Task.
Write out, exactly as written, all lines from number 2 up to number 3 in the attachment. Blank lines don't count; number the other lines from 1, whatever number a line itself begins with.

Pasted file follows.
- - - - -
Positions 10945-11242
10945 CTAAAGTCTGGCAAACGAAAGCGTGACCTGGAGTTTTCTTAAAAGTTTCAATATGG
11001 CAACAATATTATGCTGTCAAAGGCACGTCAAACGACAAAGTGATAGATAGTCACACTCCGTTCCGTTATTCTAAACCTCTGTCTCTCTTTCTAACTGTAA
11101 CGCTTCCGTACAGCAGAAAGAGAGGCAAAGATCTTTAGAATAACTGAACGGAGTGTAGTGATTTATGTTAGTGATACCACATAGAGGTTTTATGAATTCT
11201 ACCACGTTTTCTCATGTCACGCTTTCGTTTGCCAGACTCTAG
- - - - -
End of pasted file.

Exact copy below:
10945 CTAAAGTCTGGCAAACGAAAGCGTGACCTGGAGTTTTCTTAAAAGTTTCAATATGG
11001 CAACAATATTATGCTGTCAAAGGCACGTCAAACGACAAAGTGATAGATAGTCACACTCCGTTCCGTTATTCTAAACCTCTGTCTCTCTTTCTAACTGTAA